Truce under stress
THE OBVIOUS CASUALTY OF THE MISCHIEF BY NSCN(IM) CADRES IS THE PRESTIGE OF AN OUTFIT THAT IS CONSIDERED TO BE DISCIPLINED AND
COMMITTED, SAYS JB LAMA
A recent misdemeanour by some NSCN(IM) cadres, known as national workers, put the leadership in a tizzy. According to press reports, four cadres “waylaid” two women missionaries (from Arunachal Pradesh) in the wee hours of 21 December near Zunheboto and allegedly tried to molest/rape them. They also assaulted six passengers and the driver of the vehicle in which they were travelling.
When the local Sumis demanded the culprits be handed over to the district administration, the outfit refused, following which an irate crowd staged a rally and called for non-cooperation with the outfit. The NSCN(IM) claimed it had its own government and would deal with the recalcitrants accordingly. Later, the Sumis laid a three-day siege on the NSCN(IM) designated camp at Mukalimi, torched it and put its inmates to flight, in the process losing two of their volunteers.
The NSCN(IM), however, had a different take. It claimed its cadres vacated the camp “conditionally” and that “there was no victory on the other side”. In a press note it said its military tribunal council concluded that the court-martial proceeding found “sergeant” Mapam Keishing guilty and “deserved fit for capital punishment”, adding that under the same count “corporal” Mahori and “private” Ninoto were also found guilty and their services terminated with immediate effect.
This is not the first time NSCN(IM) cadres, bound as they are by ceasefire ground rules, have behaved as if they are a law unto themselves. The Zunheboto incident evoked spontaneous protests because it took place in a Sumi area — once the NSCN(IM) leadership had banned the Sumi Hoho after a split in the outfit but during general secretary Th Muivah&’s visit to the area in 2010, it was rescinded.
Manipur (not bound by the Nagaland ceasefire) witnessed two incidents of overzealous NSCN(IM) cadres riding roughshod over others. In February 2009, Th Kishan Singh, subdivisional officer of Manipur&’s Ukhrul district, two of his office staff and three others were abducted at gunpoint. Four days later, the bodies of three — all Meiteis — were found abandoned near a Kuki village on the Imphal-Dimapur road, to leave the impression that the crime had been committed by locals. The other three were apparently spared because they were tribals. The NSCN(M) expressed regret after its officer, “Lt- Col” H Ningshen owned up to the murder “done with the motive as dictated by his own conscience and remotely connected with the NSCN(IM) official directive, the ground reality being handled in the manner it deserved”. A few days later, the verdict was announced. It said “the general court martial of the NSCN(IM) was satisfied to terminate the services of Lt-Col Ningshen and he would undergo imprisonment for seven years”.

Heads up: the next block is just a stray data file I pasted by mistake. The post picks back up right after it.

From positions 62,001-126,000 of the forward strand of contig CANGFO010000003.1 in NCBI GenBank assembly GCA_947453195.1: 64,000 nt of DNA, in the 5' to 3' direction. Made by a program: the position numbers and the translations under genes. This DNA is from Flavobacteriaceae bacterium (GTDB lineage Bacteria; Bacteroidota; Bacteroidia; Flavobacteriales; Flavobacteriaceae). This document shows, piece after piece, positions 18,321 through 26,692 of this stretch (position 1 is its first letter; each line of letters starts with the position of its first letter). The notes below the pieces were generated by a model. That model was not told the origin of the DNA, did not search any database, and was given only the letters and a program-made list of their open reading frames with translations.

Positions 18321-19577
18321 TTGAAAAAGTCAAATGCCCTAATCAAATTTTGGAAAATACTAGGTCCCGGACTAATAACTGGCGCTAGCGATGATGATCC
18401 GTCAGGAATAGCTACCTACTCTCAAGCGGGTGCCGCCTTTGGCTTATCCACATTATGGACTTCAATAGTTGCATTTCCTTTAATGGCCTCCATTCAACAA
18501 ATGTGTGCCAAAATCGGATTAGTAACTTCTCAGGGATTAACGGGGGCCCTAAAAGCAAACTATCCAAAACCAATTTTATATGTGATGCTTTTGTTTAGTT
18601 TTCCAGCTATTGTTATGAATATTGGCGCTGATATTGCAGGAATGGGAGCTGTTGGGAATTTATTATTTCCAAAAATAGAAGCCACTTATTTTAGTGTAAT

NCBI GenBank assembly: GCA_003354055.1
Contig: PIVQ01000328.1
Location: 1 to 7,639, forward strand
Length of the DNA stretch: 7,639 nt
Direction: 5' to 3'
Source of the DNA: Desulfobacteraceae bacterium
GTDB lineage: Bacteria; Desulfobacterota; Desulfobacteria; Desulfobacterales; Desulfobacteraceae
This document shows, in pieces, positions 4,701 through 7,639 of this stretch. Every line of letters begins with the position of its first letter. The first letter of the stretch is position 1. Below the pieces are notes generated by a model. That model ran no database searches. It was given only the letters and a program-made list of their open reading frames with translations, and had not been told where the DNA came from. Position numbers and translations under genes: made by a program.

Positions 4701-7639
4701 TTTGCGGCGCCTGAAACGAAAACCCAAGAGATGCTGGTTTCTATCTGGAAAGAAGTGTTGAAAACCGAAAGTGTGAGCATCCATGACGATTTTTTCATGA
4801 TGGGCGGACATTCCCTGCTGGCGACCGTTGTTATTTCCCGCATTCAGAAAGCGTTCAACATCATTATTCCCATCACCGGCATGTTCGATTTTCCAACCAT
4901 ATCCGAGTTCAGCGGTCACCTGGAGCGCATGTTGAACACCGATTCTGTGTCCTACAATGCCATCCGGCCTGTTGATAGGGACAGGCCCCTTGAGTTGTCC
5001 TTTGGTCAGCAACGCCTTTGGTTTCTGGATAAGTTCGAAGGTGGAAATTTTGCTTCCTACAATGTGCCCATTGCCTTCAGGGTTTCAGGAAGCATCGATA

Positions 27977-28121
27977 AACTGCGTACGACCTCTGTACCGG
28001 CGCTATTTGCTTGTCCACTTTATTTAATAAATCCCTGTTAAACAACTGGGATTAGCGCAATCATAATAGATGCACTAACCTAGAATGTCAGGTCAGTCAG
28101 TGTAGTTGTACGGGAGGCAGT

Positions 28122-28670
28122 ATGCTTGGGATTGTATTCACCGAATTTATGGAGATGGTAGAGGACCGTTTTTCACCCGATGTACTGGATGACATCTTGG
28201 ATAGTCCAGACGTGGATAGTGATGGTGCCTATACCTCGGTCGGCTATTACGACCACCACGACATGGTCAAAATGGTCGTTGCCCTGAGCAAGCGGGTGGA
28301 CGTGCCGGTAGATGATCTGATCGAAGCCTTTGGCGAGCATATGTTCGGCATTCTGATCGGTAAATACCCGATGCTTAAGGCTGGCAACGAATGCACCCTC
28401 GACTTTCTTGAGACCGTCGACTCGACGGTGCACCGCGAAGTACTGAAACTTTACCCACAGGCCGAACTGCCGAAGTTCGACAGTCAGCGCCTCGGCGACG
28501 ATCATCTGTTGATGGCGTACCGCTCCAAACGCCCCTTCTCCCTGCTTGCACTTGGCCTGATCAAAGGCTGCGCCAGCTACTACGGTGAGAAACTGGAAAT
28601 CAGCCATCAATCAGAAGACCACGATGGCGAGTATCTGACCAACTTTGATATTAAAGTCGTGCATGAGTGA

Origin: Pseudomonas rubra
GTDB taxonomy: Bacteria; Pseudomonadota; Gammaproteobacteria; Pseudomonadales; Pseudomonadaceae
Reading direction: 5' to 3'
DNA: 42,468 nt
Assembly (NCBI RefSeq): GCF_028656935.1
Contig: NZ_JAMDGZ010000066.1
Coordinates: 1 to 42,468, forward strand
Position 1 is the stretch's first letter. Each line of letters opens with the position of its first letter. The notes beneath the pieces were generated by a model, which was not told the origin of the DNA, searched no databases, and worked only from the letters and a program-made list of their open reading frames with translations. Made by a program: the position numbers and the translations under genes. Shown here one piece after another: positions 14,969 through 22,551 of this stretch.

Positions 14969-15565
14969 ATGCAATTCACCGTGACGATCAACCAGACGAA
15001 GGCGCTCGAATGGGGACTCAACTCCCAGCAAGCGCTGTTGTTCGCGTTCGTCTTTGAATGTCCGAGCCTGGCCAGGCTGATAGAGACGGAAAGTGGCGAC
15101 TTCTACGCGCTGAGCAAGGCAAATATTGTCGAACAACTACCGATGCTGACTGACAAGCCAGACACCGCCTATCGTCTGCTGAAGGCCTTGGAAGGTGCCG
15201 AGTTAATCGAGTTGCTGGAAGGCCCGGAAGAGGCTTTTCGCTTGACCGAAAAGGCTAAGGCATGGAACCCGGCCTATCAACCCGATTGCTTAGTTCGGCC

In 2011, an NSCN(IM) officer allegedly mishandled a Meitei film actress while she was performing on stage to raise funds for a local organisation in Naga-dominated Chandel district of Manipur. The obvious casualty of all this being the prestige of an outfit considered the most disciplined and committed. Whether any action was taken against him is not known.
The more than 16-year-old Nagaland ceasefire has been under stress on several occasions. The ground rules prohibit cadres from roaming about in uniform and collecting “taxes” and they are required to remain confined to their designated camps. Both sides have often traded charges of violating the ceasefire. In 2009, the NSCN(IM) set up a designated camp at Shiroy (in Manipur’s Ukhrul district, Muivah’s birthplace), which does not come under the Nagaland ceasefire. After a long standoff with the Assam Rifles, they were safely escorted out.
Every organisation has black sheep. As early as 2009, NSCN(IM) chairman Isak Swu told a gathering at the Hebron camp, “I see this crowd as a gathering of great revolutionaries with enormous responsibilities, but somehow burdened by indiscipline, selfishness, self-righteousness and immorality… these elements have eaten into the very foundation of our institution and have really brought disgrace to not only the organisation but also to its collective leadership.” He stressed the need to “refurbish the organisation&’s image”.
Perhaps, this should be done sooner rather than later.